Best of ’16, Honorable Mention: The Happiest Day in the Life of Olli Mäki

happiest-day-0001The Happiest Day in the Life of Olli Mäki (Hymyilevä mies). Juho Kuosmanen. Finland/Sweden/Germany.

Still to this day, you can’t make a black-and-white boxing drama without immediately calling to mind Martin Scorsese’s revered Raging Bull. For an American film, you’d be betting against yourself, but for a Finnish feature debut with only a superficial connection to the 1980 Oscar winner, those expectations end up highlighting all the ways in which The Happiest Day in the Life of Olli Mäki becomes the antithesis of the tired American sports docudrama… perhaps in the same ways Scorsese tried to differentiate Raging Bull from that other beloved Hollywood boxing picture, Rocky.

happiest3-05Winner of the top prize in the Un Certain Regard section at Cannes and Finland’s official submission for the Foreign-Language Academy Award (it, like my #1 film of 2016, Paul Verhoeven’s Elle, unfortunately did not make the shortlist), this loose biopic follows the most famous boxer in Finland during the early 1960s, Olli Mäki (played with remarkable ease by Jarkko Lahti), who was shot into the national media spotlight when he was given the chance to fight against an undefeated American featherweight champion. With its familiar setup, the film manages to turn the ordinary and the mundane into poetry… instead of into the expected, nauseating brand of “inspirational” or “extraordinary.”

happiest-day-0002As an athlete, Mäki, a quiet and simple man, has gone through several low periods in his career, and there’s never a moment in the film where boxing ever feels like his great passion or even a low-hanging dream. In fact, he’d much rather spend his time outside of the ring riding bikes and goofing around with his girlfriend (Oona Airola). When attention from the media starts to mount, we start to see the mutual disinterest that’s shared between Mäki and Finland’s high society. He provides them with a bit of fanfare as the toast of the town, but they seem as indifferent to Mäki as a person as he is with their cameras and parties.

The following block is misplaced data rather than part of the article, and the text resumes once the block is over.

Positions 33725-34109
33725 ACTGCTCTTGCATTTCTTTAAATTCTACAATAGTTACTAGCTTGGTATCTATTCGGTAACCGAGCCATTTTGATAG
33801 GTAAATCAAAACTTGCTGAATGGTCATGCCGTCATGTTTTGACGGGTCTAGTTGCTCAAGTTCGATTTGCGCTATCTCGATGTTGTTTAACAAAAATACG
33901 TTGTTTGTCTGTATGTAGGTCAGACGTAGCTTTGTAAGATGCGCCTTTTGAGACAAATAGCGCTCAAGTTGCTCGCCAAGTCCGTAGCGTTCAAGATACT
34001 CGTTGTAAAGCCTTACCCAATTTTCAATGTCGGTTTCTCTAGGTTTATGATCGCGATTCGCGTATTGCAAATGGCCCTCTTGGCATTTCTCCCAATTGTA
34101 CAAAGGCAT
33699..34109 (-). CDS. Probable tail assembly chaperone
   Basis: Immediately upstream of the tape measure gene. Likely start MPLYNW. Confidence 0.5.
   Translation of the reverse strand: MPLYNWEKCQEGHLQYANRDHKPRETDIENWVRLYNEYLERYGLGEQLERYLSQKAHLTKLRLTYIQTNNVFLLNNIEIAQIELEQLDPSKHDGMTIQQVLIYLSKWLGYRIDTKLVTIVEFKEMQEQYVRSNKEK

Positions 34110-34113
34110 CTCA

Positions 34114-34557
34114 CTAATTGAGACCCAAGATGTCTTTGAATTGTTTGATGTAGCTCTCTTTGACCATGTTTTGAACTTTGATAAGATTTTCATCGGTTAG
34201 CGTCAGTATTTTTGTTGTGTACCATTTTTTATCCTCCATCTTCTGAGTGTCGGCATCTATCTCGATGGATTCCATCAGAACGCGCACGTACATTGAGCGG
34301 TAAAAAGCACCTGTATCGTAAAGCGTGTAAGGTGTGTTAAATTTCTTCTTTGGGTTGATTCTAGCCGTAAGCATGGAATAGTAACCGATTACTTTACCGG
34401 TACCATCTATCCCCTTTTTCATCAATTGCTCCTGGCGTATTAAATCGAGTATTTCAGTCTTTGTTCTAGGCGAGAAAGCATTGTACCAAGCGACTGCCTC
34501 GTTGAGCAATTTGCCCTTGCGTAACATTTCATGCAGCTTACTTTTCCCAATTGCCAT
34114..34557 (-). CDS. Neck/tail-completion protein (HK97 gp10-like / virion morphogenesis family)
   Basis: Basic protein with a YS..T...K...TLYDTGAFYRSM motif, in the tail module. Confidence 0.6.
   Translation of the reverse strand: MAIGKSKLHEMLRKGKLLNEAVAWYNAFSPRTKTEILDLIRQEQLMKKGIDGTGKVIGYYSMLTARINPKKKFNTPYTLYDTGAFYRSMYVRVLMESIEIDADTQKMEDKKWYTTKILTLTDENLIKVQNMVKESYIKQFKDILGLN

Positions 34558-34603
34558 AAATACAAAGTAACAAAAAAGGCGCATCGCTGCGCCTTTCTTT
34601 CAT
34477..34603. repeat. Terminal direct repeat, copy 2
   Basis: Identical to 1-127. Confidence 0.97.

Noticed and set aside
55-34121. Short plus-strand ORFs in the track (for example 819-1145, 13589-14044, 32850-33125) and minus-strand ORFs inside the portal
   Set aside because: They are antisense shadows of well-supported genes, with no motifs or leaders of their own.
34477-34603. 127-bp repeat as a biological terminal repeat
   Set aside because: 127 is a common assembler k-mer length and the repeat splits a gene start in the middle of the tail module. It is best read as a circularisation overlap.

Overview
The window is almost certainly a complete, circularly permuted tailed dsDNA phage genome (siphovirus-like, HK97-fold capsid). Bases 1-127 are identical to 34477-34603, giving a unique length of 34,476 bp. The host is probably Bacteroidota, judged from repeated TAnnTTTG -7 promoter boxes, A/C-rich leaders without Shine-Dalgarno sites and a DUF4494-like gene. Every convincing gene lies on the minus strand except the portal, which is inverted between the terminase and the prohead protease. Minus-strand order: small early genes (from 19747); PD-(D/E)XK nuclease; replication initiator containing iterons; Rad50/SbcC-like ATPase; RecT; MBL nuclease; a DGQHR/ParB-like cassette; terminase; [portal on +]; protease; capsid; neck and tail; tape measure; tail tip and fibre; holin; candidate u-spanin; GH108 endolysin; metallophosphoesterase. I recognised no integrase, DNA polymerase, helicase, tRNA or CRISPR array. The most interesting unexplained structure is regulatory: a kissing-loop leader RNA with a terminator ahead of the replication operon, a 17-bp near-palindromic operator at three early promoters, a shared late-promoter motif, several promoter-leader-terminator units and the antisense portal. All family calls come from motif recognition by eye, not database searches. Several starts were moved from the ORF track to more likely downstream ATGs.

happiest3-04At its core, The Happiest Day in the Life of Olli Mäki is an unexpectedly spirited, bittersweet portrait of an ordinary man in love, dressed up as an underdog sports biopic of a little-known figure in Finnish history books. In just his first feature, Kuosmanen shows enormous promise behind the camera; there’s an effervescence to the stripped-down realism, captured magnificently on 16mm film, that recalls one of my other favorites of 2016, Andrea Arnold’s American Honey.

happiest2-01The Happiest Day in the Life of Olli Mäki premiered at the Cannes Film Festival and will be released in the U.S. and the U.K. by MUBI later this spring.

With: Jarkko Lahti, Oona Airola, Eero Milonoff, Joanna Haartti, Esko Barquero, Elma Milonoff, Leimu Leisti, Hilma Milonoff, Olli Rahkonen, John Bosco Jr.


One comment

  1. Pingback: Best of 2016: Film | Fin de cinéma

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